I hasten to add that even this teeny, tiny Trump triumph may be false. There’s no evidence, aside from the whisperings of an unnamed administration official, that these countries are actually reconsidering their Paris commitments.
Think of it this way: When the Trump administration wants to anonymously plant the idea in the press that the Paris agreement is unraveling, the biggest dream it can come up with is that three countries with poor human rights records and a need for fossil fuel money might be moving toward the U.S. position.
In reality, that any more countries will exit the Paris accord is unlikely—not even Turkey, Saudi Arabia, or Russia. First, they probably don’t care enough about the accord to withdraw. Putin, in particular, is largely indifferent. Second, none of them face domestic political pressure to make a show of climate change denial, as President Trump does. Third, there’s simply no benefit to withdrawal. All it would do is surrender their country’s spot at the table during future negotiations.
The United States also can’t officially leave the Paris agreement until November 4, 2020, when the country could have a brand-new president-elect.
Noisy and Bad for the Environment, Just Like Trump
At the tail end of last week, the Trump administration issued five seismic exploration permits along the U.S. Atlantic coastline from Delaware to Florida. The permits allow oil and gas companies to fire air guns every 10 seconds for weeks or months on end, in an attempt to map out potential fossil fuel deposits beneath the seabed.
The noise has been proved beyond dispute to harm marine ecosystems. The blasts can kill invertebrates and displace fish. But marine mammals, which rely on sound to communicate and navigate their environment, suffer the most dramatic effects. The testing would, in a sense, “blind” these animals, preventing them from foraging, hunting, and mating. The North Atlantic right whale is in particular peril. The species is already down to just 450 individuals, and seismic testing could drive the whale to extinction.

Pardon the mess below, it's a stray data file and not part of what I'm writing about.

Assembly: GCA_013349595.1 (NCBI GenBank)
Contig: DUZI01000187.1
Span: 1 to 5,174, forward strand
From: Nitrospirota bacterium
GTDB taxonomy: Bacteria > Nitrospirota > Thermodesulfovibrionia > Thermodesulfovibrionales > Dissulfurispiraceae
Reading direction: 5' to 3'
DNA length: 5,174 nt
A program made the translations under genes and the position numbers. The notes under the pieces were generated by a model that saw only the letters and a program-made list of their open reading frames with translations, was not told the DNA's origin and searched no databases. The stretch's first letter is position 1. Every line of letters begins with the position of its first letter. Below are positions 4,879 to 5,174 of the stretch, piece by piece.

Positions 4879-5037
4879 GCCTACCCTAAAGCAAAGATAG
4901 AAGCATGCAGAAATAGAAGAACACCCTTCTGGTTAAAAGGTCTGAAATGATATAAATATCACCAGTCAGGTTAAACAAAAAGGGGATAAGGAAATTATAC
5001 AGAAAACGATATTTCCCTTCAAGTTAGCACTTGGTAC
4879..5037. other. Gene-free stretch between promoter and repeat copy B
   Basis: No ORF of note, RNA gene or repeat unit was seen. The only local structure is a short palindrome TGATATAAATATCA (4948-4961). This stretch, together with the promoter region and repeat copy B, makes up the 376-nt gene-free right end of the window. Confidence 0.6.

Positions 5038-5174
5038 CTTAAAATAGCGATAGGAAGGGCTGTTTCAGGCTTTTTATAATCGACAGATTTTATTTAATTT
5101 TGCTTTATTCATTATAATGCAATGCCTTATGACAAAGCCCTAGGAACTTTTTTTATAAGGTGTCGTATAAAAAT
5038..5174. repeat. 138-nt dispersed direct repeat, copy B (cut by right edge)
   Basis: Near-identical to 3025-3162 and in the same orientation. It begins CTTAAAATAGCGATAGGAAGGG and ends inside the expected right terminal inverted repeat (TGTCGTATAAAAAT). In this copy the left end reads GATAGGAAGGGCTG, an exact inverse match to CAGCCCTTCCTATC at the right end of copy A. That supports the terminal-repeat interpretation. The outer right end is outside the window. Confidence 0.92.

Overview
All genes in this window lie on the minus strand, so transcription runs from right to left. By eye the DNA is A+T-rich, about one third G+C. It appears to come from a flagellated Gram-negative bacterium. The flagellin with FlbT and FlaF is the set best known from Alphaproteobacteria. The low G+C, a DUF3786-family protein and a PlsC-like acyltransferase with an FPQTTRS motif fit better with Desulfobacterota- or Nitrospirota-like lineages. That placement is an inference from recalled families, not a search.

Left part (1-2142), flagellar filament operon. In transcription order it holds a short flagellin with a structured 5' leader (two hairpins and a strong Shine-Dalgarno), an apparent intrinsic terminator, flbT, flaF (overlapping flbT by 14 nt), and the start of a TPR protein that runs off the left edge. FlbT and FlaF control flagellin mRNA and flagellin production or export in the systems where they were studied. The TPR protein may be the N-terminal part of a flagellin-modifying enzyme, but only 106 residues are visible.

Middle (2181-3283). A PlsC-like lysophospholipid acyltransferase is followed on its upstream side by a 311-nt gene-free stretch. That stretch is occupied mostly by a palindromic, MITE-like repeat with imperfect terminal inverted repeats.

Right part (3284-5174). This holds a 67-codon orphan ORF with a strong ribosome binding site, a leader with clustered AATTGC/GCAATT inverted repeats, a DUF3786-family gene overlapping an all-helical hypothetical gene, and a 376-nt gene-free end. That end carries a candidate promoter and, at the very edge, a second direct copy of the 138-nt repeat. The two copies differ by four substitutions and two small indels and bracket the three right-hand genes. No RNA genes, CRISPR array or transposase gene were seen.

It’s worth noting that, even if these companies find oil, the potential for drilling is hugely unpopular up and down the East Coast. Polls conducted in coastal states show large majorities either very worried or outright opposed to offshore drilling, and more than 200 municipalities, 1,200 local officials, and 40,000 businesses have spoken out against it. But even if the drilling never happens, the seismic testing still might.
The Trump administration assures conservationists that it will not allow blasting within 56 miles of any endangered marine mammals. But that is cold comfort, since the sound from the blasts can travel 2,000 miles. The concession is a bit like telling a homeowner not to worry, because the jackhammering is going to be on the opposite side of the street.
onEarth provides reporting and analysis about environmental science, policy, and culture. All opinions expressed are those of the authors and do not necessarily reflect the policies or positions of NRDC. Learn more or follow us on Facebook and Twitter.